• In some implementations, the spectrally spreading of the optical beam comprises imposing a wavelength dependent angular dispersion on the optical beam along a first axis and collimating the angularly dispersed optical beam to produce a collimated spectrally dispersed optical beam. In further implementations, the directing of the optical beam comprises focusing the collimated spectrally dispersed optical beam along a second axis that is not parallel to the first axis so as to generate the range of angles of incidence. In some examples, the first axis is perpendicular to the second axis.
  • Methods of refractive index measurement comprise, identifying critical pixel locations from one or more images, and estimating refractive index for the test sample at at least two wavelengths of the plurality of wavelengths using a refractive-index-calibration relationship and the identified critical pixel locations. In some examples, the methods comprise deriving a wavelength-calibration relationship expressing wavelength as a function of one or more pixel coordinates using a set of wavelength calibration images collected with one or more light sources having known emission spectra, wherein the estimating of the refractive index is based on the wavelength-calibration relationship. In other examples, the methods comprise deriving the refractive-index-calibration relationship using a set of refractive index calibration images collected using one or more calibration samples having known refractive index dispersion profiles, wherein the refractive-index-calibration relationship expresses measured refractive index as a function of critical pixel location.
  • The foregoing and other features and advantages will become more apparent from the following detailed description, which proceeds with reference to the accompanying figures.
  • BRIEF DESCRIPTION OF THE DRAWINGS
  • FIG. 1A is a side view of a representative critical angle refractometer.
  • FIG. 1B is a front view an aperture plate defining a slit.
  • FIG. 2 is a top view of the refractometer of FIG. 1A.
  • FIG. 3A is a side view of a representative critical angle refractometer in which spectral dispersion is produced after light interacts with a prism-sample interface.
  • FIG. 3B is a front view of an aperture plate defining a slit.
  • FIG. 4 is a top view of the refractometer of FIG. 3A.
  • FIG. 5 is a representative image produced by a refractometer with no sample.
  • FIG. 6A-6C illustrates representative images of samples with three different refractive index profiles.
  • FIG. 7 is a representative method of multi-wavelength measurement of refractive index of a sample.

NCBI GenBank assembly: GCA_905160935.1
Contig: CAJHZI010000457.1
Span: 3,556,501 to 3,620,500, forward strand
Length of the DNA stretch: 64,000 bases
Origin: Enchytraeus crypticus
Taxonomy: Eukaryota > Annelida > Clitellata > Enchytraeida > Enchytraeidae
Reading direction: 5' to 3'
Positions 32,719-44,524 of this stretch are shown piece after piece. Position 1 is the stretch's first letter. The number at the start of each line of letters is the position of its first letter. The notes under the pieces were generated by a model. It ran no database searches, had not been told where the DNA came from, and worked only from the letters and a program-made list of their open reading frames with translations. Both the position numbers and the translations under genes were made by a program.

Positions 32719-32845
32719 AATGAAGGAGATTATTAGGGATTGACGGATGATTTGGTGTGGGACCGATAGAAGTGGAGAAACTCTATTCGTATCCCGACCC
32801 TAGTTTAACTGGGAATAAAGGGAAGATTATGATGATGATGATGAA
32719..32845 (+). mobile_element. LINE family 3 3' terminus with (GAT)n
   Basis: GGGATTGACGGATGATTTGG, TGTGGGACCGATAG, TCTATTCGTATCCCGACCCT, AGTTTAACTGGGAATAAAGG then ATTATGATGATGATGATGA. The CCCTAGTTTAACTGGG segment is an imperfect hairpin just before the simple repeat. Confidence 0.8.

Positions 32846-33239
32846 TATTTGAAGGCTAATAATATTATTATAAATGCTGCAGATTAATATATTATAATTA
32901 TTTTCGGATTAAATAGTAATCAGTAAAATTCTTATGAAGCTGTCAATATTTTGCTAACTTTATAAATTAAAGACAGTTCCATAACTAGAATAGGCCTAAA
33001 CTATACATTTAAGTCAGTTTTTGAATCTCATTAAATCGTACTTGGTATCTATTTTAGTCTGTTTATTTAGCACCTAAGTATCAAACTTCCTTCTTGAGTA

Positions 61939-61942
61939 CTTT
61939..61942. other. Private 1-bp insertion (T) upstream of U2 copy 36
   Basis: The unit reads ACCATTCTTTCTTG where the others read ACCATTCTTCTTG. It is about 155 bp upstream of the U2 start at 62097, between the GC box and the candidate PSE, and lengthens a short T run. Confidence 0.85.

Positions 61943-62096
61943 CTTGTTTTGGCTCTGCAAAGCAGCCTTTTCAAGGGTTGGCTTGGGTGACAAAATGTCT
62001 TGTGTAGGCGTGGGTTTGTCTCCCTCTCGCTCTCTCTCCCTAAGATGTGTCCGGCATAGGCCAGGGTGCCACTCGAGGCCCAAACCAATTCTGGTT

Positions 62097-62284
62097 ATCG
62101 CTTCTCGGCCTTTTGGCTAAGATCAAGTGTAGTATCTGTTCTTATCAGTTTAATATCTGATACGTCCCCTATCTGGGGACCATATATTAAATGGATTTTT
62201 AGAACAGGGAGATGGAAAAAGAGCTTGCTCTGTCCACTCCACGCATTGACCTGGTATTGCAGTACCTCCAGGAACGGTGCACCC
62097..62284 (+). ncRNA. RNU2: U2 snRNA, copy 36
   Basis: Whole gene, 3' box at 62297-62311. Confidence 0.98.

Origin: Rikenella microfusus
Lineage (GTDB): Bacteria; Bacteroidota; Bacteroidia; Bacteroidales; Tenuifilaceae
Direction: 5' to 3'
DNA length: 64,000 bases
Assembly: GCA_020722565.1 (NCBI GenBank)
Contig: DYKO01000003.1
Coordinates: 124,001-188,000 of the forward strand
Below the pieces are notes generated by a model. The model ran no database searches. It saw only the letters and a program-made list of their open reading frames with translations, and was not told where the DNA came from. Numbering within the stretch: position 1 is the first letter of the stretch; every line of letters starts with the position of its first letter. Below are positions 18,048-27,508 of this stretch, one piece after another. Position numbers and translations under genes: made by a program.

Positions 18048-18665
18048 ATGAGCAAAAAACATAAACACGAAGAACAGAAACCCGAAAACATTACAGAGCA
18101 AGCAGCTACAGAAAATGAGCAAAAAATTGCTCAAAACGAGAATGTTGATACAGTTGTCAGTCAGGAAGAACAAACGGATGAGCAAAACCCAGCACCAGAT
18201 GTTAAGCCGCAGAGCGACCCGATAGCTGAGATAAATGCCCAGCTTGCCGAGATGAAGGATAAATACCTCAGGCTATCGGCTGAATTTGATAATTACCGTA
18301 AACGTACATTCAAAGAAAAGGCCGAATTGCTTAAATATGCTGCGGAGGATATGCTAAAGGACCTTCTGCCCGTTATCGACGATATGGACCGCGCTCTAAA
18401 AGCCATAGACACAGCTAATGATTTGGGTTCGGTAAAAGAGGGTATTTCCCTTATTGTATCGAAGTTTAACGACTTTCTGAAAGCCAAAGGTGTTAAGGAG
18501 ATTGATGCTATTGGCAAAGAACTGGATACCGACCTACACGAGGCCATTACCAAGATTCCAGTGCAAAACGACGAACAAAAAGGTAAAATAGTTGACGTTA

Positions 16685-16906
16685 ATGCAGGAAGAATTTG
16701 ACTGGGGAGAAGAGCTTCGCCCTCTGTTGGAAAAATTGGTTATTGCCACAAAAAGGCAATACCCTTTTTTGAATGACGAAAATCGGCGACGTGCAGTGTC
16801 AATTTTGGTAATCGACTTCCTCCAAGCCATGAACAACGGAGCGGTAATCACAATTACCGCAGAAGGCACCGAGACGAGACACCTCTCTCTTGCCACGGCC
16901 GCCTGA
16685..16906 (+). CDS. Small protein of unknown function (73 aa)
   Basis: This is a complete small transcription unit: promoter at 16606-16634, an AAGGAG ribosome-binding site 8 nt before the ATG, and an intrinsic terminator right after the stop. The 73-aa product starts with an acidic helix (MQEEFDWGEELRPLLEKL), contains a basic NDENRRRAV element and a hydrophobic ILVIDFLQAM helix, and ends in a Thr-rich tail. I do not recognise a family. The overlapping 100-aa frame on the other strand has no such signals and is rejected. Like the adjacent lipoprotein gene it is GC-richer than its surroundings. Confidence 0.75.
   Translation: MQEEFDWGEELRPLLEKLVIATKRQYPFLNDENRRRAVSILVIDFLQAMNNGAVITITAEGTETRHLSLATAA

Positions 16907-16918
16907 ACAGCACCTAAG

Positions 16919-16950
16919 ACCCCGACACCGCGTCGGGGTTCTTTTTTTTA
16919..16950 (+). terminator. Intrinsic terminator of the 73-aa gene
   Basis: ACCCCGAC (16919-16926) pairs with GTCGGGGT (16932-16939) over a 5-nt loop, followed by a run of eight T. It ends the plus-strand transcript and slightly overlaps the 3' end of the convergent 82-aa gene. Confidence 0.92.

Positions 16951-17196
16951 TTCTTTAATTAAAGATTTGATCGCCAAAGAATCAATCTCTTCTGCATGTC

• FIG. 8 is a representative method of refractometer calibration.
  • DETAILED DESCRIPTION
  • The following disclosure is presented in the context of representative embodiments that are not to be construed as being limiting in any way. This disclosure is directed toward all novel and non-obvious features and aspects of the various disclosed embodiments, alone and in various combinations and sub-combinations with one another. The disclosed methods, apparatus, and systems are not limited to any specific aspect or feature or combination thereof, nor do the disclosed embodiments require that any one or more specific advantages be present or problems be solved.
  • Although the operations of the disclosed methods are described in a particular, sequential order for convenient presentation, it should be understood that this manner of description encompasses rearrangement of the operations, unless a particular ordering is required by specific language set forth below. For example, operations described sequentially may in some cases be rearranged or performed concurrently. Moreover, for the sake of simplicity, the attached figures may not show the various ways in which the disclosed systems, methods, and apparatus can be used in conjunction with other things and methods.
  • This disclosure sometimes uses terms like “produce,” “generate,” “select,” “receive,” “exhibit,” and “provide” to describe the disclosed methods. These terms are high-level abstractions of the actual operations that are performed. The actual operations that correspond to these terms may vary depending on the particular implementation and are readily discernible by one of ordinary skill in the art.
  • The singular forms “a,” “an,” and “the” include the plural forms unless the context clearly dictates otherwise. The term “includes” means “comprises.” Unless the context dictates otherwise, the term “coupled” means mechanically, electrically, or electromagnetically connected or linked and includes both direct connections or direct links and indirect connections or indirect links through one or more intermediate elements not affecting the intended operation of the described system.